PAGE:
November 15th, 2010

Edward Hopper’s Nighthawks is a painting evocative of desperation. The immediate focus of the diner/cafe contains the only human life visible within the painting, and within that there is a periphery/marginalization/distance between the individuals in the scene. The human figures of the scene are all within a small space, but are all separated from each other: there is a man with his back to the frame, some form of couple, and one waiter/attendant. All of these 3 factions share close vicinity, yet do not appear to be sharing communication nor do they appear to be sharing focus as all the characters are looking in different directions.

The man with his back to the viewer gives off sentiments of depression and demoralization, as he appears to be slouched and the lack of ability to accurately assess his appearance/demeanor further symbolizes how out of step with vitality and virility he is. This attitude, with consideration to the late hour, gives off the impression that this man is not here by choice, but rather by circumstance. When comparing his deflated demeanor is contrasted with the rows of unlit apartment windows, the diner/cafe seems more like a float rather than a lifesaver; that it is a symbol of the man’s stagnant existence rather than something that restores or progresses the man in any spiritual, mental, social, etc. way.

Another comparison that fleshes out the work’s desperation is the worker’s function. He works at this late-night establishment while the majority of society is sleeping, and with such minimal opportunities or, within this picture, receptive conduits for interaction, he is left with very little to do but contemplate his place in life; the steps he’s taken in life that have brought him to such a lonesome occupation of drudgery, which is only enhanced by he is structurally locked in by both this vibrantly illuminated diner/cafe, as well as the counter in which he has to stay encircled by to make a living.

The couple in the middle of the diner/cafe, while together as implied by their clasped hands, their body language otherwise implies very little connection, in particular their lack of eye contact or even body alignment. That mixed-body language can also be revelatory of the nature of their being out so late at night, as this rendezvous is less a date and more likely a respite from some dramatic, or possibly traumatic event, and the only late night place of habitation is this facility.

There is a general divide between the illumination within the diner/cafe, the sidewalks and street that are illuminated by streetlights, and the unlit apartment buildings. There is certain life, of aforementioned various implied conflicts within the establishment; the implied resting life within the apartment, implicitly recharging their energies for a day of some sort of labor that supports a lifestyle that seemingly keeps them in that part of the socioeconomic binary implied in this painting. The unlit businesses across the street from the diner both serve to symbolize the places which those night-sleepers spend their daytime hours and waking energies on, and the sort of life to which the people in the diner, especially the attendant, are estranged from.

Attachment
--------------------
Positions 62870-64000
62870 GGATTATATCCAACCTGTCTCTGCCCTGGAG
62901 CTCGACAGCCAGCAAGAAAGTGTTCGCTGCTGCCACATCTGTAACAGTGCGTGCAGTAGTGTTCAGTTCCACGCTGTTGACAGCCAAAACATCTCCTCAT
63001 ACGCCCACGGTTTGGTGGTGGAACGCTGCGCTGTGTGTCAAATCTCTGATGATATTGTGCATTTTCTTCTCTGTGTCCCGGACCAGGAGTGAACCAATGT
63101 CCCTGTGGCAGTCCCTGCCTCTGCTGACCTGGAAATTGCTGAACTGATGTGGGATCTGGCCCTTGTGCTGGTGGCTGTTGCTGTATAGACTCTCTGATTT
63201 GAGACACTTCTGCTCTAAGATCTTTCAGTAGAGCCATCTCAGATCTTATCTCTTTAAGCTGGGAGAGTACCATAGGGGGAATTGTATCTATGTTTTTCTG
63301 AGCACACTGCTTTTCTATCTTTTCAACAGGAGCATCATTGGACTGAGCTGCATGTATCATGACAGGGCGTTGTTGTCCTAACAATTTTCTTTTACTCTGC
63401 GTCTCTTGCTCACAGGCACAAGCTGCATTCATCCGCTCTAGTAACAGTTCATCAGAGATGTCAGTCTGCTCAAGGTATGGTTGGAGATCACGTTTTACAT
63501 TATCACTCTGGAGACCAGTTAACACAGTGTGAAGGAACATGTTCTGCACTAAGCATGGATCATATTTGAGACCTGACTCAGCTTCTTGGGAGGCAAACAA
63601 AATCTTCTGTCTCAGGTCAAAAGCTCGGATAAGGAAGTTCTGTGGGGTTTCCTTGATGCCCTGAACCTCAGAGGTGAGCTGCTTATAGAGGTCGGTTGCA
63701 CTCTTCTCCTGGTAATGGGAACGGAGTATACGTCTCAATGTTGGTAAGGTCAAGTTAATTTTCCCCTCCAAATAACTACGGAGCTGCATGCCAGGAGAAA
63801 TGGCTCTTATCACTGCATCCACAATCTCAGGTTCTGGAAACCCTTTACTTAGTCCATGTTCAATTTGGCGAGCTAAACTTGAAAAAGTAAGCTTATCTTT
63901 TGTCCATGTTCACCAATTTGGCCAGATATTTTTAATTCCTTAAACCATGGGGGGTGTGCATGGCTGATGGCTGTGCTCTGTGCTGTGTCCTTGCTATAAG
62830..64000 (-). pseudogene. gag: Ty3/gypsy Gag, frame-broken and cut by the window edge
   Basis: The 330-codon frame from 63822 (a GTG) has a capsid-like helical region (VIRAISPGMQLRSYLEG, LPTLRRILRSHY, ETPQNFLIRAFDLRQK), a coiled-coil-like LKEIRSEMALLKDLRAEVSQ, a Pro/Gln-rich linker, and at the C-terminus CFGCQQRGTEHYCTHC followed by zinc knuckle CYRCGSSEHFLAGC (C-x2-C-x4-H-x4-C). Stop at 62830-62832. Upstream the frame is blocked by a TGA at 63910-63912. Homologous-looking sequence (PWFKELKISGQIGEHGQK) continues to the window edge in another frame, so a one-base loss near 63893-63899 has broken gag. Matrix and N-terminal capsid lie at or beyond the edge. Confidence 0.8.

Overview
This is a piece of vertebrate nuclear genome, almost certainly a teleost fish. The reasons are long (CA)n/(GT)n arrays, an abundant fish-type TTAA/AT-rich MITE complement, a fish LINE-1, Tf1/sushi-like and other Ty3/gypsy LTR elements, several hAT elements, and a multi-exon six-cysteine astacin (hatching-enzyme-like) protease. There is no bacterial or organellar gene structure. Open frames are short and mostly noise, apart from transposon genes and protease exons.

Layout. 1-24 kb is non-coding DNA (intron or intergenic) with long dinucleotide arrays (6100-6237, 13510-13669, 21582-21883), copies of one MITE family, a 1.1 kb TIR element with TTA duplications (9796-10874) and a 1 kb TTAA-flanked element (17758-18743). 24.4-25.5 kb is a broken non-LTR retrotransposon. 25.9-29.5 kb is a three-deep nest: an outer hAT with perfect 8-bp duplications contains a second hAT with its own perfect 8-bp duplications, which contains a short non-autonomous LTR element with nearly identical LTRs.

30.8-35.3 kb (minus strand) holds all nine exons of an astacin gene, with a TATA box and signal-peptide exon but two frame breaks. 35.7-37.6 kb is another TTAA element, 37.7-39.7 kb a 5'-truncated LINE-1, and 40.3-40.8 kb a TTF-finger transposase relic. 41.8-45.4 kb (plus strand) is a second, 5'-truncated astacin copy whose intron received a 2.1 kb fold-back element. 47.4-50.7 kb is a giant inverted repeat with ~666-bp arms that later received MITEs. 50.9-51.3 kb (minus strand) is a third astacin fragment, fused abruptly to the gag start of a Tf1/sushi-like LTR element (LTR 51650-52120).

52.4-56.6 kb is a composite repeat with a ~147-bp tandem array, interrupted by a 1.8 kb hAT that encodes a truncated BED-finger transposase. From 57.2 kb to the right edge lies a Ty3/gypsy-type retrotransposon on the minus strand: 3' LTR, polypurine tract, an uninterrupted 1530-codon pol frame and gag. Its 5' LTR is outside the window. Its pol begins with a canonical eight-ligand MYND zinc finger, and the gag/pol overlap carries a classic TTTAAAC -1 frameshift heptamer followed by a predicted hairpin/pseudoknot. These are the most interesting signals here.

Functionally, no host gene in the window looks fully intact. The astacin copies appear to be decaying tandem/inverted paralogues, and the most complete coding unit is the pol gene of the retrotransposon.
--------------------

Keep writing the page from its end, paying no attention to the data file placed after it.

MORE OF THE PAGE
Response Questions: On the ground experience with the modern urban electrified world inform and influence the creation of desperation when realizing how both the high-cost of living in cities of that world, and the high-activity of those areas create such a conflicted mood. With the high-cost of rent space for businesses, some places such as the diner/cafe featured in the painting resort to late hours, sometimes never closing, as a means to offer services to both other workers that have to resort to nocturnal occupations (as potentially represented by backward-facing patron) as well as creating a reputation for itself through that same specialized service for any other potential passerby consumers (as potentially represented by the couple). Specific experiences that can contribute to this are those people who, upon lacking opportunities or successes in occupations of more conventional times, are forced to seek work during the hours in which the majority of society sleeps. Many warehouse workers, taxicab drivers, diner/cafe attendants, inventory work, shipping, etc. become privy to the malleability of their livelihood factors, in particular the social aspect, as they forgo conventional sleep patterns for the sake of making enough money to live. Consequently, in forgoing conventional sleep patterns these workers forgo conventional patterns of consciousness and conscience as they experience the world in a way greatly different from much of society. In a way, these overnight workers form an example of a conflict between technological and primitive humanity: the multiplicity as well as importance of labor to make a living in capitalist societies, as well as the way that same importance of labor to make a living to some extent eschews the implications of the clock.  The way making money supersedes most concerns/foci in the modern capitalist world, job opportunities are created for all hours, with late night/overnight jobs often focusing on essentially setting the table for the morning/day labor . Awareness of the drudgery and transitional aspect of this work brings upon the realization as to how their lifestyle disregards the framework and segmenting of human discourse that resulted from the creation of the clock, as their lives are no longer governed by the segments of the day in which it is more convenient/energizing to be awake and active for, and more for whenever they can punch in and punch out as a means to end for economic sustenance. It is important to also consider that to counteract how the technology of light is employed here to replace the natural solar light-source that is lacking at night. Furthermore, people who were not a part of this workforce, yet were exposed to observing/interacting with this world through various circumstances take note of the desperation of this world. Often times, said exposure results from undesirable causes like family/health emergencies, anxiety, or simply unemployment/lack of anywhere else to be (like the deaf man in Hemmingway’s “A Well-Lighted Place”), all consequently reminded of how dire and empty life can be, both when you see what some people have to resort to just to pay the bills, or ironically when you see the mass of people who spend their lives so steadfastly dedicated to their jobs greatly due to just staying locked into that conventional lifestyle; a seemingly endlessly self-serving , endlessly intimidating influence.